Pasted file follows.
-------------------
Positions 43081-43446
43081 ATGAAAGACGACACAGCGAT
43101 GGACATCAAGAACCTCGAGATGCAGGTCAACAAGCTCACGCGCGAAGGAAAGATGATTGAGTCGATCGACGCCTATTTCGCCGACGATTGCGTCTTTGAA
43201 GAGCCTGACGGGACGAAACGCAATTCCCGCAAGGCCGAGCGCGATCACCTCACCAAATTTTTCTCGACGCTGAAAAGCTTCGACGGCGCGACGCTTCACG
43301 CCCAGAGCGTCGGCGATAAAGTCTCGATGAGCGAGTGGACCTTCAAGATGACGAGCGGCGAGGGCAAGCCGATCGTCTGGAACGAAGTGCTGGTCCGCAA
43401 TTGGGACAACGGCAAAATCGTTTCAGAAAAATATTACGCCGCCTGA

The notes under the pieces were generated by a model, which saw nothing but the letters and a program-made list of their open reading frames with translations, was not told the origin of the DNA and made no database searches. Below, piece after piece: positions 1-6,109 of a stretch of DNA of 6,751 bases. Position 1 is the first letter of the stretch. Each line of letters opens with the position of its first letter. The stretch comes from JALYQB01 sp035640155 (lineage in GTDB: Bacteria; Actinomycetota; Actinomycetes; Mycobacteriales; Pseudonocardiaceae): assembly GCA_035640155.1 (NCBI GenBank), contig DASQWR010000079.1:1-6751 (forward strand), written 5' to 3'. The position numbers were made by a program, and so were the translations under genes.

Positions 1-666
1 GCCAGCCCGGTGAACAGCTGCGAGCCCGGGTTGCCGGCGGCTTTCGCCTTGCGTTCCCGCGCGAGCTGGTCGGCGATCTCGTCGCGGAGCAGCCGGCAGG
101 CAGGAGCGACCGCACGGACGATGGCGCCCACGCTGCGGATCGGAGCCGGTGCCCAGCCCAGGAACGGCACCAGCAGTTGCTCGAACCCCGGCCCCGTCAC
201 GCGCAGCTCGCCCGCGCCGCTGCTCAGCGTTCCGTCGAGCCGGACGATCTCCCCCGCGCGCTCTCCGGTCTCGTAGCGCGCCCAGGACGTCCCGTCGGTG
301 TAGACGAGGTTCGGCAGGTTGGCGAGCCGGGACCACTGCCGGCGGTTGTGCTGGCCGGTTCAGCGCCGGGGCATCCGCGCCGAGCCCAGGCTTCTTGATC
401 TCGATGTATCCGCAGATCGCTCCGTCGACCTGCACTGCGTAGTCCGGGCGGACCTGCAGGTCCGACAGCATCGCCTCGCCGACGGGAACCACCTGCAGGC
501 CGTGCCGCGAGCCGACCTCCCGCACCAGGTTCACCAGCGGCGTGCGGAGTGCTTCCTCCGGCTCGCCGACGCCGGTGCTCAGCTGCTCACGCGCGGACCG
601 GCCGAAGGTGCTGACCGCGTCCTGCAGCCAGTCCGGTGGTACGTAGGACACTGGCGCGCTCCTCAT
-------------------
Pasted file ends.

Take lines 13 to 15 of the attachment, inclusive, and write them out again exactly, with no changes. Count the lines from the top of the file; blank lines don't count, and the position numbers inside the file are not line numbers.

401 TCGATGTATCCGCAGATCGCTCCGTCGACCTGCACTGCGTAGTCCGGGCGGACCTGCAGGTCCGACAGCATCGCCTCGCCGACGGGAACCACCTGCAGGC
501 CGTGCCGCGAGCCGACCTCCCGCACCAGGTTCACCAGCGGCGTGCGGAGTGCTTCCTCCGGCTCGCCGACGCCGGTGCTCAGCTGCTCACGCGCGGACCG
601 GCCGAAGGTGCTGACCGCGTCCTGCAGCCAGTCCGGTGGTACGTAGGACACTGGCGCGCTCCTCAT